More omega-3 and less omega-6 fatty acid consumption associated with reduced migraine frequency and severity

1. Diet with higher levels of omega-3 fatty acid and lower omega-6 fatty acid decreased incidence and severity of migraines in participants with chronic and episodic migraines.

2. Changing dietary fatty acid intake also led to changes in circulating levels of oxylipins (lipid mediator that regulates pain).

Evidence Rating Level: 1 (Excellent)

Fatty acids play an important role in migraine pathogenesis due to their conversion into oxylipins (lipid mediators that regulate pain). Interestingly, omega-3 fatty acids such as eicosapentaenoic acid (EPA) and docosahexaenoic acid (DHA) have pain reducing properties, whereas omega-6 fatty acids (such as linoleic acid) have pain promoting properties. However, whether changes in dietary fatty acids can effectively modulate pain in patients with migraines has not been tested.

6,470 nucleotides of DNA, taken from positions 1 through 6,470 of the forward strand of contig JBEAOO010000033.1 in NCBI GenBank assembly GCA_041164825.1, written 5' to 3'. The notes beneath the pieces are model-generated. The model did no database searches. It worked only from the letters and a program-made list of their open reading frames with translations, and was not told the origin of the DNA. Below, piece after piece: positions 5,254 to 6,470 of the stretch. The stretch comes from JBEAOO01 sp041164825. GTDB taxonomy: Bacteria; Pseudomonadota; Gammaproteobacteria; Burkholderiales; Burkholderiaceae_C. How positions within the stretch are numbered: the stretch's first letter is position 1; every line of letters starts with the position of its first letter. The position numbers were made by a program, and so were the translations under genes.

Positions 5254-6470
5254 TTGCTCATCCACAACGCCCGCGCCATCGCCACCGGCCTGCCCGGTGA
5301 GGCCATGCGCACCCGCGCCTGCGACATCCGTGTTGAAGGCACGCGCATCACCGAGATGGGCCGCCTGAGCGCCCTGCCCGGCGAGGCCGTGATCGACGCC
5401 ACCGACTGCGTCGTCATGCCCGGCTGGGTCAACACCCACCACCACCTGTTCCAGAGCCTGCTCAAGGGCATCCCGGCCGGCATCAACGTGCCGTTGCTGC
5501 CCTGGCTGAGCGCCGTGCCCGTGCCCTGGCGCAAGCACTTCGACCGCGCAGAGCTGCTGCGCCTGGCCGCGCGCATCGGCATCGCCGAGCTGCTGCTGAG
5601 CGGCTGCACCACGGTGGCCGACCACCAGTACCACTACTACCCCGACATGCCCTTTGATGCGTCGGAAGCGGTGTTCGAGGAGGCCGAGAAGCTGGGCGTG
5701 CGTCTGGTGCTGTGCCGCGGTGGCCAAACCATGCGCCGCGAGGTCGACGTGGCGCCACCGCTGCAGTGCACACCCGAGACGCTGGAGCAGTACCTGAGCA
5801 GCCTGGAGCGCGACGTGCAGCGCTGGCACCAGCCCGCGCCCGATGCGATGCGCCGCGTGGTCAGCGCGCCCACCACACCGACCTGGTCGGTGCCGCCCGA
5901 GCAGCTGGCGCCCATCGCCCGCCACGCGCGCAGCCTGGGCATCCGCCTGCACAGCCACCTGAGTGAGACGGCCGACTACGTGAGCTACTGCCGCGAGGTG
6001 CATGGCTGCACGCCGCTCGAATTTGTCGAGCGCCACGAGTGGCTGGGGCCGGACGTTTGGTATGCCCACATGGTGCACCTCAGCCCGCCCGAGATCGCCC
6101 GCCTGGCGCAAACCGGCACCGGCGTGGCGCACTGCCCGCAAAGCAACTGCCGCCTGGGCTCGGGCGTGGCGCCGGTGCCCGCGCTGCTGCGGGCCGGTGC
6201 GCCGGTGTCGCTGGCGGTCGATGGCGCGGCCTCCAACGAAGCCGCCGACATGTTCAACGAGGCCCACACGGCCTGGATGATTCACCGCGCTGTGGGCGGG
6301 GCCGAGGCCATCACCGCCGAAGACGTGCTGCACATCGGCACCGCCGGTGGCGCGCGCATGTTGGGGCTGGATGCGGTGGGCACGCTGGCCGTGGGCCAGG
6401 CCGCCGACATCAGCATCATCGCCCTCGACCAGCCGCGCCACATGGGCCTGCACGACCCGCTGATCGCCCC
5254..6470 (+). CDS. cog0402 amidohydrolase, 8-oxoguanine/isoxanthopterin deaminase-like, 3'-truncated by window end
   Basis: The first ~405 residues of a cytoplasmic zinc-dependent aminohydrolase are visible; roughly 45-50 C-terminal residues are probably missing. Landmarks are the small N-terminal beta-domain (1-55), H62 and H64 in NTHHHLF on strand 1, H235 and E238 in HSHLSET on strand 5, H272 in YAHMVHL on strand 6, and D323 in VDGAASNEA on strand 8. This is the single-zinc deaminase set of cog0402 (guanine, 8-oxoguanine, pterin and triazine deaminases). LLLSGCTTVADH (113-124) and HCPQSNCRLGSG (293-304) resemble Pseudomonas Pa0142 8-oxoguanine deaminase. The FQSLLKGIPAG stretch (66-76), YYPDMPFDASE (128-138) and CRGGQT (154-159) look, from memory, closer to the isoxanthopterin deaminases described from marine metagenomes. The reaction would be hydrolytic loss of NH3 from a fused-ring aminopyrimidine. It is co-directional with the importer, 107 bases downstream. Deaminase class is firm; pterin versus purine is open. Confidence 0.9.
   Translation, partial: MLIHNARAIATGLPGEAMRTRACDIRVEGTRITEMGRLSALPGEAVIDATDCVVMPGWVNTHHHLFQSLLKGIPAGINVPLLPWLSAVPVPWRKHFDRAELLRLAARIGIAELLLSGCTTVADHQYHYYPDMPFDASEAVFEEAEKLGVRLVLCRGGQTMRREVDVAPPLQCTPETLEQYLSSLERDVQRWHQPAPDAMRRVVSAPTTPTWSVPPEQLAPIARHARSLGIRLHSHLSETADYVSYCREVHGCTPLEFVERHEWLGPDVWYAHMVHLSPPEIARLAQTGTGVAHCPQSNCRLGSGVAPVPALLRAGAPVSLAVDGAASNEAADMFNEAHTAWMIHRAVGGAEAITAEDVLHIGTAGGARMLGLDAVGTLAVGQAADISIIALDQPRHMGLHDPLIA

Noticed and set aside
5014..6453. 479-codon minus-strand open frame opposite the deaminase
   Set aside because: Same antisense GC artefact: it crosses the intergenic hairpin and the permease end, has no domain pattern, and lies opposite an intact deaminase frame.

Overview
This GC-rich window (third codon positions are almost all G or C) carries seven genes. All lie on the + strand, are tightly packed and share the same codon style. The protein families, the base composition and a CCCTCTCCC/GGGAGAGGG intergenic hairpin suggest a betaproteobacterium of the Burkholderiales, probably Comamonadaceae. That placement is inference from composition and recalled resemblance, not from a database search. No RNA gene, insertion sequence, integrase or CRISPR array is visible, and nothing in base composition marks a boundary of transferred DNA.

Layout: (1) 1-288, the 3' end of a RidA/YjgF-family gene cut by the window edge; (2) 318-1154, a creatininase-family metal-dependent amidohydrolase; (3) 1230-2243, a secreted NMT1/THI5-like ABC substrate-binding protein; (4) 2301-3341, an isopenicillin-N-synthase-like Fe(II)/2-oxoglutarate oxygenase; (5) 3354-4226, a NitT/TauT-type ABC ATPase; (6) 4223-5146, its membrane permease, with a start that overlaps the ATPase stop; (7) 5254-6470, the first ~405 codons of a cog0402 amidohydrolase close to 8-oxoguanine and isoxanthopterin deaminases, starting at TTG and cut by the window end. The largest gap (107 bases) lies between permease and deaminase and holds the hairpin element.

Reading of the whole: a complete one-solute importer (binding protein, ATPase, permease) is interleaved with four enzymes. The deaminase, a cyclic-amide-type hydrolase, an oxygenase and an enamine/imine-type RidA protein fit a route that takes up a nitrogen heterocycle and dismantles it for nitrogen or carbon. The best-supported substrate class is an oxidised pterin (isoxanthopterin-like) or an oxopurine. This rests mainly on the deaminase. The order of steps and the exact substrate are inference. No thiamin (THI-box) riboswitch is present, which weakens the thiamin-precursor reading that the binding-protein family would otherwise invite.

In this randomized controlled trial, 182 adult participants (88% women) with chronic and episodic migraine were randomized into 3 different diets with varying amount of EPA, DHA, and linoleic acid for 16 weeks. 61 participants were put on H3 diet (increasing EPA+DHA to 1.5g/day), 61 participants on H3-L6 diet (increase EPA+DHA and concurrent reduction in linoleic acid) and 60 participant in control diet containing average amounts of EPA, DHA and linoleic acid in the United States. Patients who were pregnant, breastfeeding, with history of head trauma or surgery, or used fish oil as supplements were excluded. The primary endpoints were blood oxylipin levels, frequency of headaches, and impact on quality of life.

Patients on both the H3-L6 and H-3 diet had increased circulating oxylipin 17-hydroxydocosahexaeonic acid levels (associated with pain reduction) as well as decreased total headache hours per day. Interestingly, patients on H3-L6 diet also had decreased use of NSAIDs or aspirin compared to control. However, both H3-L6 and H3 diet did not lead to significantly changed quality of life compared to control diet. This study was limited by the small study population and short study period. Nonetheless, the significant changes in quantitative measures such as headache frequency and severity highlight the potential for dietary fatty acid to be tested as adjunct migraine therapy.

Click to read the study in BMJ

Image: PD

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